OK...I read his reviews of big question old is this guy and was he even alive when Bloodrock were around????? Well.....I am guessing he is some young guy who really has NO CLUE as to what Bloodrock were about.

I was around and still have excellent copies of every well as every cd that has been issued to date.....

I was at the CHICAGO AUDITORIUM in 1972 to hear them.....and I was at the CHICAGO AMPHITHEATER when they recorded the live album......I also caught them in Dallas/Ft Worth a few times during the early 70s when I lived in Louisiana.

Now...I probably wont impress you with my music critic wannabe jargon......but then, I dont care to....all I want to say is....these guys could rock and they wrote excellent songs.....they were as good live as they were in the studio. far as ....PASSAGE and WHIRLWIND TONGUES....and the UNSPOKEN WORDS albums......of course they didn't sound like the BLOODROCK you'd remember....why do you think they call it "progressive rock"???? It changes...otherwise, it would get redundant.....There is some very fine playing on those 3 albums.....and the recording technology is great....I have no clue what this guys problem is.....but he needs to expand his horizons and open his mind....(as was the catch on #4.....another amazing adventure to open your mind...)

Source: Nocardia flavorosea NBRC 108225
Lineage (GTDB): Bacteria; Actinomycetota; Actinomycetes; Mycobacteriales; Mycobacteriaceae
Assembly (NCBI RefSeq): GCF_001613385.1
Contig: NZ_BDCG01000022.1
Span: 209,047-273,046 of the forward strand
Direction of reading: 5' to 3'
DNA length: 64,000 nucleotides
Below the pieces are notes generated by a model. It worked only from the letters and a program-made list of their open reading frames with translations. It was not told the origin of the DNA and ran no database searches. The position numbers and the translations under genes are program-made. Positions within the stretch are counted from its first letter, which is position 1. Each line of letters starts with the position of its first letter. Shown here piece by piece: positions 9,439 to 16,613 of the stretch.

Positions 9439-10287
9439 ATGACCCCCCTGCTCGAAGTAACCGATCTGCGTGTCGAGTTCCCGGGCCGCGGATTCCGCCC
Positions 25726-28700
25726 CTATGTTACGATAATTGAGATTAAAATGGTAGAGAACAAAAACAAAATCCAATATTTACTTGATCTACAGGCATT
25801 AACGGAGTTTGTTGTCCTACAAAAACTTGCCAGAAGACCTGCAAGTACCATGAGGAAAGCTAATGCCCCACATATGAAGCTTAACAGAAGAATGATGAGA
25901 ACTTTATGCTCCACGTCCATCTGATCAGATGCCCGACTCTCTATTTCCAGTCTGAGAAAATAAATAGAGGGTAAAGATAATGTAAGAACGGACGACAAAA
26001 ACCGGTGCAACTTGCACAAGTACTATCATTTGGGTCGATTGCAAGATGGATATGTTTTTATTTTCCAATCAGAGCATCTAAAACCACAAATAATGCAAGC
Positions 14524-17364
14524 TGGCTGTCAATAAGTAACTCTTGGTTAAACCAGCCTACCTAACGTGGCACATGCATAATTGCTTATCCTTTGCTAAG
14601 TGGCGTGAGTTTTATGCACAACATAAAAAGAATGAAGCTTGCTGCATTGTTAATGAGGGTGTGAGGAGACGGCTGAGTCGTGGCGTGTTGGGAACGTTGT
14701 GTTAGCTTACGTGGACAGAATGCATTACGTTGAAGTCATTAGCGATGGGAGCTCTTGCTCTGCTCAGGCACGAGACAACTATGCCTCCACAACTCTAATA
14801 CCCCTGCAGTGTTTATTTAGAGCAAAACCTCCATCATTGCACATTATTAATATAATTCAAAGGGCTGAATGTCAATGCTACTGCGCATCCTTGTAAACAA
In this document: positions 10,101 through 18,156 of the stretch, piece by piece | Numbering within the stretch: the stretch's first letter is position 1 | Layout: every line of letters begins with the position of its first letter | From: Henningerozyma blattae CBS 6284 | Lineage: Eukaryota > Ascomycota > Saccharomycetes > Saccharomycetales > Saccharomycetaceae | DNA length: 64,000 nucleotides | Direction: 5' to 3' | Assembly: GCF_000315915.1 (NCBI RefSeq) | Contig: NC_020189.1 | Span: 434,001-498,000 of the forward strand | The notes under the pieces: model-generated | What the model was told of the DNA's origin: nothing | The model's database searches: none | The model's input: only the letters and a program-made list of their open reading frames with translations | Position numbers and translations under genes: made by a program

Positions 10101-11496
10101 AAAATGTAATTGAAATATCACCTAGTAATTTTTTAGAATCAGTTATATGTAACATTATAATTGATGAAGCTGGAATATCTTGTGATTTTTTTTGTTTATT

As for me...I was estatic when they released these on cd....sure took long enough.....and was well worth the wait.

Thanx for your time..... (Coni)
I have been a Huge fan of Bloodrock since I bought their first album, which was 3.29 back then....I have all of them except the ones after Passage. Frankly, I didn't know there were any more records made until I caught this site. I will have to try to get copies. I have been singing for about 16 years, and when I first started, we did a bunch of Bloodrock songs, like "Koolaid Kids" and "DOA."..I still listen to them to this day, and the material has stood the test of time. Probably my most favorite song is "Fantastic Piece of Architeture". I had always felt that song described Howard Roark, the character from Ayn Rand's most incredible novel, "The Fountainhead". Bands like these guys, Captain Beyond, Uriah Heep, and Deep Purple still hold their own and have been consistantly appealing least to me. They have influenced my writing and performance style.
I'm old enough to have seen these guys Live as well. We saw Bloodrock in a parking lot at the Sanger-Harris store in Oak Cliff. It was crazy but it was good stuff. Still is. I just picked up a couple of their CD's that were actually pressed in Russia. Great memories and great tunes.

Someone e-mail me and let me know what these guys are doing today.
Only had one album. My boyfriend at the time use to play this one song for me and I forgot the name of it. It was kind of a love song. Do you know the name of it. Thanks. (Danny)